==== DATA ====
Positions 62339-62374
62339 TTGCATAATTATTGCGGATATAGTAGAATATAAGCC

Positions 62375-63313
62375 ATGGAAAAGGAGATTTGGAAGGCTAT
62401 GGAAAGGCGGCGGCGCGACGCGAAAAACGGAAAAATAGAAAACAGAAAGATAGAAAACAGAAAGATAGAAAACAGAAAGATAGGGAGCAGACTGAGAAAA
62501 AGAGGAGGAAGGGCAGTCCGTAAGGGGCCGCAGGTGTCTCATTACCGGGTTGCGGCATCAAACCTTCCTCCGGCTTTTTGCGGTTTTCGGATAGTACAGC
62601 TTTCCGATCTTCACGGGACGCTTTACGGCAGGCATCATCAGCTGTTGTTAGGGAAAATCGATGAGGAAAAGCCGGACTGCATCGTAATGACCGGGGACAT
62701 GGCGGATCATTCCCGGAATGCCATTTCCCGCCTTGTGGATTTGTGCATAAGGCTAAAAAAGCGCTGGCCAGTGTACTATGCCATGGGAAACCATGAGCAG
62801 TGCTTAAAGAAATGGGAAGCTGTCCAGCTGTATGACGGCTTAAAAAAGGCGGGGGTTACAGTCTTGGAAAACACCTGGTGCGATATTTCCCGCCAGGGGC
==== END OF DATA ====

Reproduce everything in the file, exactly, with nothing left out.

Positions 62339-62374
62339 TTGCATAATTATTGCGGATATAGTAGAATATAAGCC

Positions 62375-63313
62375 ATGGAAAAGGAGATTTGGAAGGCTAT
62401 GGAAAGGCGGCGGCGCGACGCGAAAAACGGAAAAATAGAAAACAGAAAGATAGAAAACAGAAAGATAGAAAACAGAAAGATAGGGAGCAGACTGAGAAAA
62501 AGAGGAGGAAGGGCAGTCCGTAAGGGGCCGCAGGTGTCTCATTACCGGGTTGCGGCATCAAACCTTCCTCCGGCTTTTTGCGGTTTTCGGATAGTACAGC
62601 TTTCCGATCTTCACGGGACGCTTTACGGCAGGCATCATCAGCTGTTGTTAGGGAAAATCGATGAGGAAAAGCCGGACTGCATCGTAATGACCGGGGACAT
62701 GGCGGATCATTCCCGGAATGCCATTTCCCGCCTTGTGGATTTGTGCATAAGGCTAAAAAAGCGCTGGCCAGTGTACTATGCCATGGGAAACCATGAGCAG
62801 TGCTTAAAGAAATGGGAAGCTGTCCAGCTGTATGACGGCTTAAAAAAGGCGGGGGTTACAGTCTTGGAAAACACCTGGTGCGATATTTCCCGCCAGGGGC